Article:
In 1780 and 1786, two brothers were born to a Quaker cabinetmaker in Wilmington, Delaware. Benjamin, the elder brother, was apprenticed to Thomas Parker in Philadelphia to learn clockmaking. While learning his craft, he spent nearly all his free time going to lectures and meetings throughout the city, and, despite his mother's concerns, even learned French from the many emigrants fleeing the Revolution. While he initially pursued clockmaking as his trade, he later discovered that his true passion was history. Upon returning to Wilmington with his family in 1813, he gave up clockmaking and turned to writing as his main vocation.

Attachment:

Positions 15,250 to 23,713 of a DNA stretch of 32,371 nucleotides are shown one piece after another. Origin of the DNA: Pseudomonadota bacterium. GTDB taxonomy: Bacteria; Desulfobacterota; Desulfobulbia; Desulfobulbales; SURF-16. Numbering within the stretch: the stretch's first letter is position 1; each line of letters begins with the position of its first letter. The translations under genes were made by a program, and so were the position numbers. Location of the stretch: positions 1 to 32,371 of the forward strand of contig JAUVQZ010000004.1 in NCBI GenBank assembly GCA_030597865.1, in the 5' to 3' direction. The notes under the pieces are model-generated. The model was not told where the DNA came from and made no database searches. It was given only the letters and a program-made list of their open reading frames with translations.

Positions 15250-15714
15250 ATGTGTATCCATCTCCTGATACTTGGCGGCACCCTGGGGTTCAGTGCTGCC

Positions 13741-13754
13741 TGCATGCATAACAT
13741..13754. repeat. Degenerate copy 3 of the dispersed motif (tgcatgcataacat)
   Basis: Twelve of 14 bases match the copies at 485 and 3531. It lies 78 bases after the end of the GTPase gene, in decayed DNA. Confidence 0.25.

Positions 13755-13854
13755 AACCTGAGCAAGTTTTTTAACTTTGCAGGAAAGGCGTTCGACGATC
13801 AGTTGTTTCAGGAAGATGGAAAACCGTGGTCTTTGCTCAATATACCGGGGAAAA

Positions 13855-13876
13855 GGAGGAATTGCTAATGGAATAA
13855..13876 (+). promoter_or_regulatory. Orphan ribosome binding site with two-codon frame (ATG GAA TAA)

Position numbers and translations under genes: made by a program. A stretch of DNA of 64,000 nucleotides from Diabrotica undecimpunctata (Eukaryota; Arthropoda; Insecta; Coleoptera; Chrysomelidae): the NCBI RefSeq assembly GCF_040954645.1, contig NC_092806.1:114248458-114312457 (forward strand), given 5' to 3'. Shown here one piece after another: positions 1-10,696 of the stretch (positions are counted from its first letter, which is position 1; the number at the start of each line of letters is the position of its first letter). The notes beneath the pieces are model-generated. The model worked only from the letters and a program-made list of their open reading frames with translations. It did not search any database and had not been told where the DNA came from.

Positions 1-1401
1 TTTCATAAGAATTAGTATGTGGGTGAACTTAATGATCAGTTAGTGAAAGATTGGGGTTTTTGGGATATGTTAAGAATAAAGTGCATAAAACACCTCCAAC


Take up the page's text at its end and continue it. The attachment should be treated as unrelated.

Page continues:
Ziba, Benjamin’s younger brother, was apprenticed to Benjamin in Philadelphia from a young age. But he moved back to Wilmington much earlier, in 1807, and promptly opened his own shop. Through account books and newspaper records we know that Ziba pursued his trade with passion, but still contributed to the greater Wilmington community alongside his work.
Benjamin and Ziba’s stories offer a glimpse into the passions and interests prevalent in Wilmington during the 19th century. While the brothers initially had the same training in clockmaking, they diverged in their professional lives and how they wanted to be viewed by their peers. Do we perceive them today how they wanted to be seen, or has history imposed itself upon their stories?